Cybersecurity, the NIS Directive and our essential service providers
The global COVID-19 pandemic has created many challenges for us all. What has become apparent throughout is how reliant society is on the operators of essential services (OESs) and digital service providers (DSPs). In these unprecedented times we have certainly seen some of the OESs being pushed to their limits. This should make us reflect on the impact that this could have on society should one of the key sectors or organisations fail.
With daily reports being issued by the media regarding increased activities in relation to cyber attacks, the need to be vigilant when it comes to cybersecurity has never been so important. The heightened risk posed to us as individuals, and to businesses, has resulted in a joint advisory being issued by the United Kingdom’s National Cyber Security Centre (NCSC), and the United States’ Department of Homeland Security (DHS) Cybersecurity and Infrastructure Security Agency (CISA). This advisory provides information on exploitation by cyber criminals and Advanced Persistent Threat (APT) groups during the current COVID-19 pandemic.
The critical role of the NIS Directive
With an understanding that cybercrime is a key focus for the criminal fraternity, and acknowledgement that we are all reliant on OESs and DSPs, the first piece of EU-wide legislation on cyber security, the NIS Directive, remains absolutely critical. However, it is important to understand which businesses are classed as essential services. OESs and DSPs will include some of the largest organisations and many well-known names across Europe. They will cover banks, energy and power network operators, air, road and rail transportation providers, telecommunications companies, health providers, water suppliers, food suppliers and operators of digital infrastructure.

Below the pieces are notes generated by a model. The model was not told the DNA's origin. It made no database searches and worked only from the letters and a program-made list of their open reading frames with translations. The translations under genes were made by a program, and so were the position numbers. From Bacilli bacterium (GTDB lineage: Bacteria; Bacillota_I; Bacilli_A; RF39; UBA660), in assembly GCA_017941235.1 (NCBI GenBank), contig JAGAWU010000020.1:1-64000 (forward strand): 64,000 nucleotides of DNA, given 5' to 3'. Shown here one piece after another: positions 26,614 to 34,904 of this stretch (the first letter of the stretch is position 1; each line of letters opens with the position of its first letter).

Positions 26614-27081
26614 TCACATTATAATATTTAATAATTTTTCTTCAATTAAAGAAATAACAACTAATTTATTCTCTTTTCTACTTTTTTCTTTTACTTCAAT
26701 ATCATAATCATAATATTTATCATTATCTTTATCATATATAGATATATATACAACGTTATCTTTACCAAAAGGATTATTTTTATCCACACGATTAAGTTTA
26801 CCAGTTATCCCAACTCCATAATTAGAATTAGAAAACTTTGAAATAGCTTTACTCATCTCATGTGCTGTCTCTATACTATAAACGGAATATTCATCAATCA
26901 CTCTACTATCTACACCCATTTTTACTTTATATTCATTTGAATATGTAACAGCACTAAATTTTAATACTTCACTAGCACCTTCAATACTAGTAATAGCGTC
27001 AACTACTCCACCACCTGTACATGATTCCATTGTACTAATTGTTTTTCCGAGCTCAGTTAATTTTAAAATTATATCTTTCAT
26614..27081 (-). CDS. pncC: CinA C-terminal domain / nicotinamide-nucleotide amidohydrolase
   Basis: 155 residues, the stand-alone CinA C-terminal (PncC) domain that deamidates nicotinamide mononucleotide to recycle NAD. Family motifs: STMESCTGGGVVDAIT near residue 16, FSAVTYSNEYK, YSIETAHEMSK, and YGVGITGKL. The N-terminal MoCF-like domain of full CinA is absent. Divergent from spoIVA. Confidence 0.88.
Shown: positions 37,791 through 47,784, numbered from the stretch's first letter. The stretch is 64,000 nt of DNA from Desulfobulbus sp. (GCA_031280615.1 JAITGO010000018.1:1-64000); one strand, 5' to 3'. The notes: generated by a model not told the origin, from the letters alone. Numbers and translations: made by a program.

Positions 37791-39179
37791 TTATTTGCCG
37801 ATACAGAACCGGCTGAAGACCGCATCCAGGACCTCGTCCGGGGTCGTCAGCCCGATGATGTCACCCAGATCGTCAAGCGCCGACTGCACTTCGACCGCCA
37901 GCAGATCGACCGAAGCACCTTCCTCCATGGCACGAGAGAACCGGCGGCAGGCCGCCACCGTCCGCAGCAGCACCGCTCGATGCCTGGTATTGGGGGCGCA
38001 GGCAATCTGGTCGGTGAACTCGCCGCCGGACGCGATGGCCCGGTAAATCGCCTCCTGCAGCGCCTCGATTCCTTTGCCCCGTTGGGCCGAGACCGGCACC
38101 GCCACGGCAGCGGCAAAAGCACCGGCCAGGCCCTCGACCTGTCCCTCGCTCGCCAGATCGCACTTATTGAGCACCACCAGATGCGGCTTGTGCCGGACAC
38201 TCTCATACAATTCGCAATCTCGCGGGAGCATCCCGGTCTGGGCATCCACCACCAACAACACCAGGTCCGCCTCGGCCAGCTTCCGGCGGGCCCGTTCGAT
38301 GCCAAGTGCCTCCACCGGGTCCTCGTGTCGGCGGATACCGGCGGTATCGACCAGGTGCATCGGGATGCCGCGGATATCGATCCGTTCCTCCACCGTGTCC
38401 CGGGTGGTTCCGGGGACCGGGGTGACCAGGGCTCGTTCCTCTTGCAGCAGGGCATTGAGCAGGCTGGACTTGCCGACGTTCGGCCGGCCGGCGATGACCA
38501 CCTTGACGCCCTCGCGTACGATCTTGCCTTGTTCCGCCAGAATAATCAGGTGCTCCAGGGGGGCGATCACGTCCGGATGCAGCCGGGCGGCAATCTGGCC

It is no surprise that we see health providers on this list. With our National Health Service already being pushed to the limits, it’s hard to comprehend the devastating impact of another WannaCry incident right now. What has been less anticipated is that food suppliers have been integral to keeping society operational, and yet, for many, have not traditionally been viewed as an essential service in the same regard as health or energy.
This is why both the NIS Directive and the UK CNPI (Centre for the Protection of National Infrastructure) reference food suppliers and operators as OESs. More than ever the food supply chain is operating at its maximum and we have seen unprecedented levels of recruitment taking place by food retailers. As well as many others, these are our front line operators, feeding our nation and keeping families and homes operational.
Protecting service providers
With strategies being formulated and some measures already being put in place to slowly ease society back into a ‘new normal’ as the numbers of new COVID-19 infections begin to consistently drop, it would seems like the right time to reflect. We should acknowledge the importance of food related organisations during this crisis, and, the importance of assuring that they can continue to operate even in the event of a cyber attack on their systems. Never has it been so important to help food retailers and those in the food supply chain evaluate their cybersecurity strategy and look closely at their supply chain, including in depth due diligence on their vendors and partners.
Crucially, it’s important that we reach a point where food organisations are able to confirm that they have the processes, policies and infrastructure in place to support NIS Directive compliance. Compliance shouldn’t be seen as a box ticking exercise, but something that is implemented because it’s the right thing to do. More than ever we need to help these businesses to understand the importance of increasing their security and taking the necessary measures to protect themselves and the service they provide to us all. Their contribution has never been so evident and their work so appreciated. Reducing the chance of a serious cyberattack is the next big challenge.
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